OCTOBER 21 - 22, 2020
BARCELONA, SPAIN

FINISHED

XV. INTERNATIONAL LANGUAGE AND LINGUISTICS CONFERENCE

NOVEMBER 02 - 03, 2020
SAN FRANCISCO, UNITED STATES

FINISHED

XVI. INTERNATIONAL LANGUAGE AND LINGUISTICS CONFERENCE

NOVEMBER 12 - 13, 2020
ISTANBUL, TURKEY

FINISHED

XVII. INTERNATIONAL LANGUAGE AND LINGUISTICS CONFERENCE

NOVEMBER 19 - 20, 2020
SINGAPORE, SINGAPORE

FINISHED

XVIII. INTERNATIONAL LANGUAGE AND LINGUISTICS CONFERENCE

DECEMBER 15 - 16, 2020
BANGKOK, THAILAND

FINISHED

XIX. INTERNATIONAL LANGUAGE AND LINGUISTICS CONFERENCE

DECEMBER 28 - 29, 2020
PARIS, FRANCE

FINISHED

XX. INTERNATIONAL LANGUAGE AND LINGUISTICS CONFERENCE

FEBRUARY 13 - 14, 2021
LONDON, UNITED KINGDOM

FINISHED

XXI. INTERNATIONAL LANGUAGE AND LINGUISTICS CONFERENCE

APRIL 15 - 16, 2021
BARCELONA, SPAIN

FINISHED

XXII. INTERNATIONAL LANGUAGE AND LINGUISTICS CONFERENCE

MAY 11 - 12, 2021
ISTANBUL, TURKEY

FINISHED

XXIII. INTERNATIONAL LANGUAGE AND LINGUISTICS CONFERENCE

JUNE 05 - 06, 2021
SAN FRANCISCO, UNITED STATES

Previously Published Papers on "Stylistics Conference"

  • Juxtaposition of the Past and the Present: A Pragmatic Stylistic Analysis of the Short Story “Too Much Happiness” by Alice Munro
    Authors: Inas Hussein, Keywords: Alice Munro, Too Much Happiness, juxtaposition of past and present, pragmatic stylistics. DOI:10.5281/zenodo. Abstract: Alice Munro is a Canadian short-story writer who has been regarded as one of the greatest writers of fiction. Owing to her great contribution to fiction, she was the first Canadian woman and the only short-story writer ever to be rewarded the Nobel Prize for Literature in 2013. Her literary works include collections of short stories and one book published as a novel. Her stories concentrate on the human condition and the human relationships as seen through the lens of daily life. The setting in most of her stories is her native Canada- small towns much similar to the one where she grew up. Her writing style is not only realistic but is also characterized by autobiographical, historical and regional features. The aim of this research is to analyze one of the key stylistic devices often adopted by Munro in her fictions: the juxtaposition of the past and the present, with reference to the title story in Munro's short story collection Too Much Happiness. The story under exploration is a brief biography of the Russian Mathematician and novelist Sophia Kovalevsky (1850 – 1891), the first woman to be appointed as a professor of Mathematics at a European University in Stockholm. Thus, the story has a historical protagonist and is set on the European continent. Munro dramatizes the severe historical and cultural constraints that hindered the career of the protagonist. A pragmatic stylistic framework is being adopted and the qualitative analysis is supported by textual reference. The stylistic analysis reveals that the juxtaposition of the past and the present is one of the distinctive features that characterize the author; in a typical Munrovian manner, the protagonist often moves between the units of time: the past, the present and, sometimes, the future. Munro's style is simple and direct but cleverly constructed and densely complicated by the presence of deeper layers and stories within the story. Findings of the research reveal that the story under investigation merits reading and analyzing. It is recommended that this story and other stories by Munro are analyzed to further explore the features of her art and style.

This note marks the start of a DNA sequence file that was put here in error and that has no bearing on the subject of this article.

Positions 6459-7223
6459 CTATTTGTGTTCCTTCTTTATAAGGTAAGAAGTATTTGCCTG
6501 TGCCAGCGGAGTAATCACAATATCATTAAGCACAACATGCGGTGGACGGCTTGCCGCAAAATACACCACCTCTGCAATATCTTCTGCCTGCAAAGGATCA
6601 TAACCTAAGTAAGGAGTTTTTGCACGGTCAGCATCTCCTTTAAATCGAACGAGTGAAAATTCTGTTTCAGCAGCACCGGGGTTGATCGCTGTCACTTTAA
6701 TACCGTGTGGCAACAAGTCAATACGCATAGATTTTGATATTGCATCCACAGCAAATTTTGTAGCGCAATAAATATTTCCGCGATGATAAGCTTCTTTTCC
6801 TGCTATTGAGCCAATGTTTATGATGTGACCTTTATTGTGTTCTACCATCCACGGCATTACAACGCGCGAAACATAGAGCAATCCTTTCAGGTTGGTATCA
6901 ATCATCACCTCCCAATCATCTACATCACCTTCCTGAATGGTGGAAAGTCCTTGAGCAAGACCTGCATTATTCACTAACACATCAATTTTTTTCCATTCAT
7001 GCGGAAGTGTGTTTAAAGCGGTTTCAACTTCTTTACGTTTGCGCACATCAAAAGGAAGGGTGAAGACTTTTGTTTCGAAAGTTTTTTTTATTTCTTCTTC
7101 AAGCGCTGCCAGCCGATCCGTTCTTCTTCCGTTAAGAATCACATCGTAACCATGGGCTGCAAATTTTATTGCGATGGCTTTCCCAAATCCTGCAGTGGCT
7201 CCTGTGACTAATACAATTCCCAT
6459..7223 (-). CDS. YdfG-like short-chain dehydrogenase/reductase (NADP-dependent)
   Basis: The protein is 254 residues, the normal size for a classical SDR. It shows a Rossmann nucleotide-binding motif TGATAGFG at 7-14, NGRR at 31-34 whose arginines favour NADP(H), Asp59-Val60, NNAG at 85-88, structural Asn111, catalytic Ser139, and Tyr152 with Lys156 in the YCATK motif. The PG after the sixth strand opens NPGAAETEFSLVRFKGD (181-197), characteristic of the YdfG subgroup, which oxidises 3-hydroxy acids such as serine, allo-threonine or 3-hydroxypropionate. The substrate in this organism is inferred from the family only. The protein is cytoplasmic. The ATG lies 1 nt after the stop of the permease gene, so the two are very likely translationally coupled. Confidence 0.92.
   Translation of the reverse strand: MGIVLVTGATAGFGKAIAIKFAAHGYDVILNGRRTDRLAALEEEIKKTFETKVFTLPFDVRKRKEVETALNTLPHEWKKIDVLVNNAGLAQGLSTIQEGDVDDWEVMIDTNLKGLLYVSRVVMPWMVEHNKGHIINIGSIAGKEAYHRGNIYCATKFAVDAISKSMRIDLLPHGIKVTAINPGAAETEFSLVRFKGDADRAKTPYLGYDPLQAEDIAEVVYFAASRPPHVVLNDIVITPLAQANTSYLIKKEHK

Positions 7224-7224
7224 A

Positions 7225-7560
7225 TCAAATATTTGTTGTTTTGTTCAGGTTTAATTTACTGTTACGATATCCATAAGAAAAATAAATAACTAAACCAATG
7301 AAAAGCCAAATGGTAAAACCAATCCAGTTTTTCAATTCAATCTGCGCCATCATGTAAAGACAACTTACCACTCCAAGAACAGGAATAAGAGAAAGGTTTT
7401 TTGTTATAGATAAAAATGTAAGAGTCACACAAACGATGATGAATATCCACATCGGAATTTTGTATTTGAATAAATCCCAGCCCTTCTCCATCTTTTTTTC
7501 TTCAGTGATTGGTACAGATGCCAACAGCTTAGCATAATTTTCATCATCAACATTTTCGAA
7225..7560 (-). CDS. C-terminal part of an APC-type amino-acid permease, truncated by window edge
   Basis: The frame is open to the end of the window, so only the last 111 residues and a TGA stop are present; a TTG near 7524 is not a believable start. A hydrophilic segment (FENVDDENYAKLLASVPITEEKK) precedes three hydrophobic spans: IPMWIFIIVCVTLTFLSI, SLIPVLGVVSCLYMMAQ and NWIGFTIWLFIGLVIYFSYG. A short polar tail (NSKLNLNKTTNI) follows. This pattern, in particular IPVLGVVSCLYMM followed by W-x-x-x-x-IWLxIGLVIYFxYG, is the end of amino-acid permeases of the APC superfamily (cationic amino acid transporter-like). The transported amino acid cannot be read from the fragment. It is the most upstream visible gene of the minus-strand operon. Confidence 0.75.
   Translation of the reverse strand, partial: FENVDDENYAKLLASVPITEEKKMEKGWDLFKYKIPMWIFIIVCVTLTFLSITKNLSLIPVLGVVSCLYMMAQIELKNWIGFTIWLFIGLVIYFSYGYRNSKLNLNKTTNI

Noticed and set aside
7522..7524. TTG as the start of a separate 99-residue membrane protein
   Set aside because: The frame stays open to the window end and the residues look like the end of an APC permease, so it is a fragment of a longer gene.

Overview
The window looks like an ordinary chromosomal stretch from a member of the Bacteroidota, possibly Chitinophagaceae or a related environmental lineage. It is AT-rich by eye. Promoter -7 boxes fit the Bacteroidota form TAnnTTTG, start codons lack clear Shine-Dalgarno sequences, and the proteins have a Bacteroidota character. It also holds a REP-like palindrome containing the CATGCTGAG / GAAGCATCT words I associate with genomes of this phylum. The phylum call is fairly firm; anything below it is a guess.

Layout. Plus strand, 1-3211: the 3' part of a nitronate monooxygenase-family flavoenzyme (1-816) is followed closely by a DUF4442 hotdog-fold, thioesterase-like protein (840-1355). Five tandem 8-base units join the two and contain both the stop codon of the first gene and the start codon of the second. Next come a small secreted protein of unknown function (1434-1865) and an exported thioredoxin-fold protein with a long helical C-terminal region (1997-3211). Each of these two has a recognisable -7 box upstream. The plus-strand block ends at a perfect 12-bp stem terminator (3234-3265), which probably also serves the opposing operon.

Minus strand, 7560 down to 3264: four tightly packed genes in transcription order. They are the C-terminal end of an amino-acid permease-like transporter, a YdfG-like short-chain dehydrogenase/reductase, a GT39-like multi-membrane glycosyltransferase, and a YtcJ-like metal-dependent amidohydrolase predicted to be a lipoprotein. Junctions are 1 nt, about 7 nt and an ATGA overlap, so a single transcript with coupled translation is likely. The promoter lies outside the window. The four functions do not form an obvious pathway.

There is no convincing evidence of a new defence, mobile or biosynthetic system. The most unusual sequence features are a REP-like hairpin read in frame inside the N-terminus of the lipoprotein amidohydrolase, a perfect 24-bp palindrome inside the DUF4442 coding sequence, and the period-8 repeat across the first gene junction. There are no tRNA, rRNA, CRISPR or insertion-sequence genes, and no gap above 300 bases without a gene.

• Collaborative Stylistic Group Project: A Drama Practical Analysis Application